When the life is blissful, this part of layered psyche operates well, and builds on itself.  The baselines, whether strong, or fragile, are well hidden under the layers of psychic resistance. The self made man operates at greater efficiency than the man who has been cocooned by his father. However, during times of stress, or in periods of crisis, the “self made” baseline is tenuous to hold, as the psyche attempts to regress and needs something more concrete to fall back on.   If the environmental stress or trauma happens to be strong enough to rip apart the layers of psychic resistance,  the man falls back on the inner core, the baseline.

If this baseline can hold,  man is able to overcome his trauma and in time repair the damaged layers of resiliance. Minimum damage is done to the self and the environment, including relationships. If the baseline is not strong enough to hold, the regression cuts thru the psyche and taps into the primitive, instinctual drives that Freud defines as the id impulses. These id impulses are instinctual drives that liken us to the animal world, imulses that thousands of years of civilization and socialisation have eabled suppression of.  It is in cases like these that we see breaches of morality, of ethics, of all lofty ideals that are symbolised by the father, and are incorporated by us thru our relationship with our fathers.

From above we can perhaps begin to understand the  diverse range of values, beliefs and behaviors of a “self made man” and why hey may exist in mutual contradiction. On one end of the pole he is driven to self-imposed idealism that he may defend with the zeal of a fanatic, on the other he is ruthlessly exposed to his personal shadow that lurks within, unassimilated.  This also helps us understand why a man cocooned by father would show a narrow range of values, beliefs and behaviors, for he has incorporated his father’s values, beliefs and behaviors and not having “worked” as hard, has never learned nor has had an opportunity to develop his own values, beliefs and behaviors. The patience and flexibility of their values, beliefs and behaviors may come from a sense of innate curiosity that wishes to further explore its own domain.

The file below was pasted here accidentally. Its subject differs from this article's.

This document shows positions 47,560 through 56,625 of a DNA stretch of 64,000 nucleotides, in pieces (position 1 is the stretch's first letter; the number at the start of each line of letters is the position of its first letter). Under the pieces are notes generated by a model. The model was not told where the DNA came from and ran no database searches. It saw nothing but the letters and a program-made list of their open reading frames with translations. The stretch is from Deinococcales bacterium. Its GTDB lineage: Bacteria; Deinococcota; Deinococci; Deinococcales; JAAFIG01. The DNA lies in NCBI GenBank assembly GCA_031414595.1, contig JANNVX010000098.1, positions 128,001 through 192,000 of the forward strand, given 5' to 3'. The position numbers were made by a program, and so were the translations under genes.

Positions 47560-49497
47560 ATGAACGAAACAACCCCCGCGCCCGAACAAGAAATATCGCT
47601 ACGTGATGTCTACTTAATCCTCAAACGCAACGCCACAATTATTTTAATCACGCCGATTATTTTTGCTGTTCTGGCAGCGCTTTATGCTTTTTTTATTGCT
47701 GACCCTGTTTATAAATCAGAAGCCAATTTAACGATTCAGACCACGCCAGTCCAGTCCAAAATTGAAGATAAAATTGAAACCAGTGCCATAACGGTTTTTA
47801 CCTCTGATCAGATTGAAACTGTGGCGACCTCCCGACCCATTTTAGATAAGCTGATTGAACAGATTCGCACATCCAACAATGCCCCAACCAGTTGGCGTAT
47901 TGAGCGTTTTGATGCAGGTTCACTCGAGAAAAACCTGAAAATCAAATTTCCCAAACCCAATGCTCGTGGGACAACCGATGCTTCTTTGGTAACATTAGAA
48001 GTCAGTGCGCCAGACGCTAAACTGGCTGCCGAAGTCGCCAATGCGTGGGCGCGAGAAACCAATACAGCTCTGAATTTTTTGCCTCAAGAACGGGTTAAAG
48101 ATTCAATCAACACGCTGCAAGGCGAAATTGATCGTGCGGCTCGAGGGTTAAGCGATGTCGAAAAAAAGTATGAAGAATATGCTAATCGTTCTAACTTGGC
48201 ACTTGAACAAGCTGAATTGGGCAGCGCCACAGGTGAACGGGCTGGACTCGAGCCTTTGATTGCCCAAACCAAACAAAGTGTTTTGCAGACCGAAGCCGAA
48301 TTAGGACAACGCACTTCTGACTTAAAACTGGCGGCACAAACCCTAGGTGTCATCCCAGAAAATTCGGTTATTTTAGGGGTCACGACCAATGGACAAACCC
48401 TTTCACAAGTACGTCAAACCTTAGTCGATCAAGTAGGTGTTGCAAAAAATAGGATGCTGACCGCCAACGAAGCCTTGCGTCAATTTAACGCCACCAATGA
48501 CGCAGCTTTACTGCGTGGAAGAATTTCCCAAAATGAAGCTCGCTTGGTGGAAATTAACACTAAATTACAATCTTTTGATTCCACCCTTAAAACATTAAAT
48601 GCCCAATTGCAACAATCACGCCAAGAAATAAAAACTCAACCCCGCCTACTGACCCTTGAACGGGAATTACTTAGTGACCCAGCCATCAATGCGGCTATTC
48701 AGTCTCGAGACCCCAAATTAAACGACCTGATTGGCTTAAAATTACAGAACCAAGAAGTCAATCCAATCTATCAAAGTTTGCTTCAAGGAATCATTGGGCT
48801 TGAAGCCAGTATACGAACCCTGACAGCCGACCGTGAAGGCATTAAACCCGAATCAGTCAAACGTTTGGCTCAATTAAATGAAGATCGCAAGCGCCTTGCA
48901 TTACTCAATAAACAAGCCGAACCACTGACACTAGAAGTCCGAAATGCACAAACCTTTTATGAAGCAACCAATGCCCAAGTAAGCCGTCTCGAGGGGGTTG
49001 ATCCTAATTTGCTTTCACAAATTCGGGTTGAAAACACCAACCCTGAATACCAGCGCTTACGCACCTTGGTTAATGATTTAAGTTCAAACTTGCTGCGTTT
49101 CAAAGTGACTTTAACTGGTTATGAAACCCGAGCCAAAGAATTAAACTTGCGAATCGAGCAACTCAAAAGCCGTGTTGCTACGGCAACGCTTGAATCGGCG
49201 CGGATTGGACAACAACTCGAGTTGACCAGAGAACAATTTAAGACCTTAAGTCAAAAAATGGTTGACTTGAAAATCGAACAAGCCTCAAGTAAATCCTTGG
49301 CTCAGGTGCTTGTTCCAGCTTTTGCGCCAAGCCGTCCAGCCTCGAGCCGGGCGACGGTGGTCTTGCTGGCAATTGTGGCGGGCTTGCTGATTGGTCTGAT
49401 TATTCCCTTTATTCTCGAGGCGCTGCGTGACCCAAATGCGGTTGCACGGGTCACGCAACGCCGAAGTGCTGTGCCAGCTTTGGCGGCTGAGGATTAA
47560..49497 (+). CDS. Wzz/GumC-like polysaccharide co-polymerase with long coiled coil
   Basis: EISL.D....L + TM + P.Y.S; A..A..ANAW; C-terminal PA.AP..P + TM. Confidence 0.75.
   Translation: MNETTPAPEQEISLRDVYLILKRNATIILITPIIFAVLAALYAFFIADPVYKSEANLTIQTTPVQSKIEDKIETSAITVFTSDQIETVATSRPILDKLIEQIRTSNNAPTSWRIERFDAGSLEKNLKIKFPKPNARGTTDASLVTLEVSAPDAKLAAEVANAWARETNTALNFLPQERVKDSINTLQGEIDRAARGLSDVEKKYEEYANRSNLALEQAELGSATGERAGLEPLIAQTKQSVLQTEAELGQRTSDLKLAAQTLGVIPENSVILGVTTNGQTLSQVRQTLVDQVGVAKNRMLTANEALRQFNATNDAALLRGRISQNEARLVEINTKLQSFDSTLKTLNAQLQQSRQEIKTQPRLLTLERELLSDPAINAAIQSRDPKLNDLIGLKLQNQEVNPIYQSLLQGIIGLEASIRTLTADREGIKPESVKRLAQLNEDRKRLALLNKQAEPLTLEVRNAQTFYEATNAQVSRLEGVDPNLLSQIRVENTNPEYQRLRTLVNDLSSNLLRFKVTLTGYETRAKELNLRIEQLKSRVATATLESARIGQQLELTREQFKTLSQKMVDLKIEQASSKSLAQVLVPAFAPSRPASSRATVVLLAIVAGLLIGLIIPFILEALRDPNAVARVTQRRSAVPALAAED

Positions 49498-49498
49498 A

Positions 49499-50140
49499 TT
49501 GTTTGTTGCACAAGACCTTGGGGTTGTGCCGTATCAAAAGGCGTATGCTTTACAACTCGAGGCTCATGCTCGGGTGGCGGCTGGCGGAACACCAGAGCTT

Needless to say, either pole is undesirable. Whereas a self made man has no choice, the concooned man has an ethical obligation to  evolve. He simply has to find a reason, a motivation.

This has major clinical implications. In addition to providing corrective emotional experiences, psychodynamic therapy also becomes a place that helps create such baselines thru identification with and introjection of therapist. This impacts the use of the therapists self – which self is the patient going to use?

Multicultural clients provide the most challenges in such cases. Whereas a cocooned therapist of Eastern origin can provide the strong inner core, the fathering baseline to a Western patient,  the  treatment of a Eastern client by a Western therapist provides obvious problems. Will a Western “self made” therapist with  fragile core be able to help the traumatised Eastern patient shore up a fragile self? How will  the “self made” therapists own fragile core affect the cocooned patient’s self. What values, beliefs and behaviors of the therapist will be incorporated by the patient? Will they make him more successful or will they create further fragmentation?  Will the incoorporation of the therapist create a personality that culturally belongs neither here nor there ? And will that adversely affect the client?

These are some core questions that we need to ask of ourselves as we consult with a client. It is not sufficient to simply understand their problems, and attempt to resolve them to the best of our ability. We must attempt to understand the deep implications that our relationship with the client has on them, not just interpsychically, but intrapsychically as well. As professionals, it is our ethical responsibility to connect with only those clients who would benefit from us. The rest of them need to be referred.